The Officer | Teen Ink

The Officer

November 30, 2012
By AlexanderQ GOLD, Oak Creek, Colorado
AlexanderQ GOLD, Oak Creek, Colorado
12 articles 0 photos 37 comments

The officer spent a lot of time waiting for something to happen. Anything. On the front lines of battle, he waited. Waited for the enemy that never showed. He had assumed that by this time in the war, he would have been dead or at home, the war safely behind him. Waiting wasn’t part of his plan. Hadn’t ever been part of his plan.

The officer pulled out a cigarette. He fumbled around in his pocket for his lighter, cursing to find it empty. His face flushed with anger and he crumbled the stick in his hand. He ran his hand through his hair and reached into his desk for a drought of whiskey. Nothing. The man stood up, pushing back his chair with so much force that the desk shook and a few pictures dropped from the wall. Cursing again, his feet crunched over the broken glass. He flung the door to his office open and stormed out onto...dirt. He turned around slowly and saw only a small tent. He peered inside and did not see his desk but rather a sad cot and a couple of bags. Some maps and plans scattered across a beaten wood table. His body crumpled in despair. He had been remembering better times than these.

The officer pulled out a second cigarette and was also able to locate his lighter. He took a quick, relaxing puff. Smoke encircled his head like a noose, unforgiving and deadly. He wandered through the camp, staring down the soldiers. The soldiers were no different than himself. Both waiting. Just waiting. After his first two years of servitude, he no longer acknowledged the soldier’s faces. All he could see was their skin, cold and dead, icy. Because in the end, that’s all that they would be. Just another lonely soul, forever bound to Earth and its mistakes, left behind as carrion to some helpless animal. And he didn’t want to see a face he knew lying in a pool of blood. So he had stopped looking.

The officer cast aside the cigarette and found solace in his whiskey. Taking a long, smooth drink, he collapsed on a splintery chair. He straightened his uniform, adjusted his cap.

“I’m still waiting!” He shouted to no one in particular. No one noticed anyway. Or no one cared. He laughed roughly and shook his head. He drained the rest of the flask and threw it into a tent. The officer pressed his fingers against his temples in frustration. His eyes searched hungrily for something new. Something different. Gray ground, gray grass, gray tents, gray soldiers. Everything faded into the background.

Then suddenly, the officer stood up hurriedly. On shaky legs, he stumbled back to his tent. His mind reeling and churning, he tried to keep up with it. He collapsed into the table. Maps and papers floated lazily around the tent. He reached out with greedy fingers and pulled the papers back to him. His face distorted in pain as he realized the obvious. It was a trap. Everything was. Nothing had gone according to the officer’s plan, but it had gone flawlessly with the enemy’s.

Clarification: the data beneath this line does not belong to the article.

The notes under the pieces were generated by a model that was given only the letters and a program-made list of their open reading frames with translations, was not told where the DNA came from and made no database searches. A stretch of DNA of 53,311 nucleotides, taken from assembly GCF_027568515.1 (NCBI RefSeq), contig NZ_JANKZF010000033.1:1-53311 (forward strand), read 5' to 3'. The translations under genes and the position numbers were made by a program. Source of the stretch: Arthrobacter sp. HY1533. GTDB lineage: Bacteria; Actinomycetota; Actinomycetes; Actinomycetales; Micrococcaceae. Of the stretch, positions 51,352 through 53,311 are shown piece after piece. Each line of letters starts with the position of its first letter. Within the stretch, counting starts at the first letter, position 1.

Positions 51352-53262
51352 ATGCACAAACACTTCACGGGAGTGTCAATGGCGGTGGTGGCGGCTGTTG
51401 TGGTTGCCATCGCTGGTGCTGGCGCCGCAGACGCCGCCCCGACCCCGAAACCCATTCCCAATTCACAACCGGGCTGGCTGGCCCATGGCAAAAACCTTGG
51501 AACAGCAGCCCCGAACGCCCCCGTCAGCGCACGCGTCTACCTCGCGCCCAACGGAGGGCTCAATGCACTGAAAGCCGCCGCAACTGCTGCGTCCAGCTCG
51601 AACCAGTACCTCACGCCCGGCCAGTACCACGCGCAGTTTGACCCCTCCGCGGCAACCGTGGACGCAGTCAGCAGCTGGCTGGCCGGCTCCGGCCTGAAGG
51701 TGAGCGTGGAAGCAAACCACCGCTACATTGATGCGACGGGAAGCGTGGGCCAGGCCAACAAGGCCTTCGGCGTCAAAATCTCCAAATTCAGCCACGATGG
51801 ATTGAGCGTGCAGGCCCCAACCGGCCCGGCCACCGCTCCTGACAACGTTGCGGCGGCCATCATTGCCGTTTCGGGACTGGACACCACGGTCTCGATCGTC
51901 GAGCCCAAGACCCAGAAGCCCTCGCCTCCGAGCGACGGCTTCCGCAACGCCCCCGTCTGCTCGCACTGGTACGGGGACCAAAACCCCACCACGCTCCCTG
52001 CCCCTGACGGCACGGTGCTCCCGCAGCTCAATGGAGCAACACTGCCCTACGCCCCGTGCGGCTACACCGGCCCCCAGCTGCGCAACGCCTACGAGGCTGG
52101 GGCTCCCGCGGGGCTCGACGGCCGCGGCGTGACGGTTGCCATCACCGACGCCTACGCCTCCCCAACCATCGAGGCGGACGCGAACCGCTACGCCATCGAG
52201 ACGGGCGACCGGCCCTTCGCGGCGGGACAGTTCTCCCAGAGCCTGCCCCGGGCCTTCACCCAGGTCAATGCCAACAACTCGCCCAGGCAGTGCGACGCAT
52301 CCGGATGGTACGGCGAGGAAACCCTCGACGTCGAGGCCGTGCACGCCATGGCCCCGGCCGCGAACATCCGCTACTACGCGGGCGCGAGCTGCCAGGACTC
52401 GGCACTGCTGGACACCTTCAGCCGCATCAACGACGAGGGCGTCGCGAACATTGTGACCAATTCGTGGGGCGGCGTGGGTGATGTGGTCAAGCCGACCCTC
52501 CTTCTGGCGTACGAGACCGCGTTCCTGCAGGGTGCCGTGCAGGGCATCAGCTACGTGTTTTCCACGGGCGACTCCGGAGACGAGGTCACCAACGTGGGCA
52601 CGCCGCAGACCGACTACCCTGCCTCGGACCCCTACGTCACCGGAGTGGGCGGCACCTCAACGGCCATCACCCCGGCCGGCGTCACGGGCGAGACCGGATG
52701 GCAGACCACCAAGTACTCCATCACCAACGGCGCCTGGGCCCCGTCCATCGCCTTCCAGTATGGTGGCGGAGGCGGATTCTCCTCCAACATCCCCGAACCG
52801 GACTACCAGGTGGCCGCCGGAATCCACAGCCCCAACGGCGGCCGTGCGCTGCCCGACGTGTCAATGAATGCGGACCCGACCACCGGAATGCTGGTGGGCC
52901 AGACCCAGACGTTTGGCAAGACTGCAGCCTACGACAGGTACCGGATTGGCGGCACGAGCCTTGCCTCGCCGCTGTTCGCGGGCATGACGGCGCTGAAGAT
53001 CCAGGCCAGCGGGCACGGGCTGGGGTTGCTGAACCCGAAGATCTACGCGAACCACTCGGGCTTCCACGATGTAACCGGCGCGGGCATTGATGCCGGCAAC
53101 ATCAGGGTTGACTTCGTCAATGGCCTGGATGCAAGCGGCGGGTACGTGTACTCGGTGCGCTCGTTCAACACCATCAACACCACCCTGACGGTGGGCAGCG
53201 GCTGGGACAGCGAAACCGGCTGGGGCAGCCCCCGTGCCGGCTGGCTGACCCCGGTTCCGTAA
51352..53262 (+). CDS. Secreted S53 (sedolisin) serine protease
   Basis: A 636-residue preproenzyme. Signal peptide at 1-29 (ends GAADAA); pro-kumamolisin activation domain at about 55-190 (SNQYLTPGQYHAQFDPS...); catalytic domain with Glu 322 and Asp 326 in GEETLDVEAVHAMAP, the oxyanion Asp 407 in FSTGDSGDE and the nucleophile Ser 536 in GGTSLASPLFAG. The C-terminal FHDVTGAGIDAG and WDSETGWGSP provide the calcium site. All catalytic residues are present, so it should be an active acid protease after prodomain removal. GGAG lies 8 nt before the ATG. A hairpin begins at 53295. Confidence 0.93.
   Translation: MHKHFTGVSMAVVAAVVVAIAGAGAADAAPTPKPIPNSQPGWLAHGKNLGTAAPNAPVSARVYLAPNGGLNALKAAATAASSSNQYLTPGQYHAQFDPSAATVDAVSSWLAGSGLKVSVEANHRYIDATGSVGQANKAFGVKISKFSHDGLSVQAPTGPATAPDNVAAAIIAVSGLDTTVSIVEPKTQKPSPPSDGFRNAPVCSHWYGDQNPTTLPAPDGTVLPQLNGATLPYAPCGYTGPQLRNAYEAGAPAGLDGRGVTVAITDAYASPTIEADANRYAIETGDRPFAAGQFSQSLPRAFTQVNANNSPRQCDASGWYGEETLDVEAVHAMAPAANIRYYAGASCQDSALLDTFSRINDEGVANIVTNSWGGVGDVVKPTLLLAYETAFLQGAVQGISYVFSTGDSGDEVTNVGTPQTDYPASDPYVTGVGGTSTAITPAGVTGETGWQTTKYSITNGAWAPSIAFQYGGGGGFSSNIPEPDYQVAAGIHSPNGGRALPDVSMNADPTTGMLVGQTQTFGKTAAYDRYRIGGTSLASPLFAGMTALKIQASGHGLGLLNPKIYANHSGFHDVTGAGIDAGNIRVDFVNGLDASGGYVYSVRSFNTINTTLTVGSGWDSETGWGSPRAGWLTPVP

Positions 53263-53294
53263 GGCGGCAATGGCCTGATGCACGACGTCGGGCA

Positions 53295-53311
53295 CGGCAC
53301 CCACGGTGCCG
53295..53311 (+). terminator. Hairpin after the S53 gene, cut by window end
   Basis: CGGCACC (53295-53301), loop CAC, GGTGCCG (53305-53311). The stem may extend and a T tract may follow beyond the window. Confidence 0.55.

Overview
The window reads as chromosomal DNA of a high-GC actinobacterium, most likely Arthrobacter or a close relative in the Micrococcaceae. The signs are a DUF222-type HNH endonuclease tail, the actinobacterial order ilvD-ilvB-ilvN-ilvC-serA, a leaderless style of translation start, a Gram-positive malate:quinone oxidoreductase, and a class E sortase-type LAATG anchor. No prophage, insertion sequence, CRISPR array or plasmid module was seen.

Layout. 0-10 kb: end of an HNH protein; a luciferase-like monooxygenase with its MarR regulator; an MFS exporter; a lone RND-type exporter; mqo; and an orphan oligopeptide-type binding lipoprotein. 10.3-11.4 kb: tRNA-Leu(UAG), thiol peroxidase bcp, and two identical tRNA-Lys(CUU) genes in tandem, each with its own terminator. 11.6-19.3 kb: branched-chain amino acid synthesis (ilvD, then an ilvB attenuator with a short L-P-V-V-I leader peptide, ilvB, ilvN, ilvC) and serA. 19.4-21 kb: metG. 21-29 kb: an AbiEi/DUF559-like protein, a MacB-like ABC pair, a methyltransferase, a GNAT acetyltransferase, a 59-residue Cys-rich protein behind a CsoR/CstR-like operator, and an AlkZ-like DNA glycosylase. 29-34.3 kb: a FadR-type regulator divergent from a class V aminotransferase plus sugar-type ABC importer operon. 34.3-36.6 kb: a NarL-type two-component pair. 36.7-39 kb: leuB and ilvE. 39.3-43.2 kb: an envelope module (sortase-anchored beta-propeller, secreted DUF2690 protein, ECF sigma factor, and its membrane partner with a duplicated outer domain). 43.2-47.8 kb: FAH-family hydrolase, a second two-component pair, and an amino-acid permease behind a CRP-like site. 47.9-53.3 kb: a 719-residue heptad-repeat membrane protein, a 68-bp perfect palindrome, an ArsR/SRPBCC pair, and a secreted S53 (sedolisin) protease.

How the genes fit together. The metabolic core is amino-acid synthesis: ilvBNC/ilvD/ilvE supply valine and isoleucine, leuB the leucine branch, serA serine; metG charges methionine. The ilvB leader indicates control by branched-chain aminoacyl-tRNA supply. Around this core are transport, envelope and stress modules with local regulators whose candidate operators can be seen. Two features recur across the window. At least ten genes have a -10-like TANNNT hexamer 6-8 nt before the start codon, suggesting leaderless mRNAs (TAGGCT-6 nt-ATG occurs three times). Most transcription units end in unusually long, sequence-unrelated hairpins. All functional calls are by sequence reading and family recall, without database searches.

The officer barreled out of his tent, leaving it in utter disarray. He tried to find words to yell at the soldiers, to spur them into action. He tried to open his mouth and say something, anything. But as the rivers of blood gently caressed his boots, his ravenous eyes finally found something new to devour.

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This article has 2 comments.

on Nov. 29 2013 at 8:37 pm
AlexanderQ GOLD, Oak Creek, Colorado
12 articles 0 photos 37 comments
Thanks so much for reading my story!!! I really appreciated all the constructive criticism and hope to apply it in my future pieces. I would love it if you could check out more of my work if you have the time. I will definitely try to take a look at yours! Thanks for spending all that time to make a really well put together analysis for me!

on Nov. 29 2013 at 2:32 pm
Quartermaster PLATINUM, Los Angeles, California
21 articles 8 photos 28 comments

Favorite Quote:
"They tell us sir that we are weak. Unable to cope with so formidable an adversary. But when will we be stronger?"

I thoroughly enjoyed reading this story. Well done. Comparing the smoke with a noose, describing everything as grey, punctuating your first paragraph with a one word sentence, all were highlights of your work. The ending was shocking, but believable. I did not understand your final sentence though.  I really enjoyed how you focused on the generals actions. You allowed the audience to see what kind of person he was instead of just describing his personality. By focusing even on his insignificant actions like "the man ran his ahnd through his hair", you build the tension as if the whole story is told in slow motion.  I felt you could of had a little more sentence variety though.  One thing I did not understand was the statement "His body crumpled in despair". Did he really collapse into the dirt? Would a general really just fall over like that? The statement was either ambigous or just unrealistic.  Also the officer orignally cannot find his lighter and there is no whiskey. Yet later in the story he smokes and drinks. You need to explain how. Really enjoyed your story, keep it up.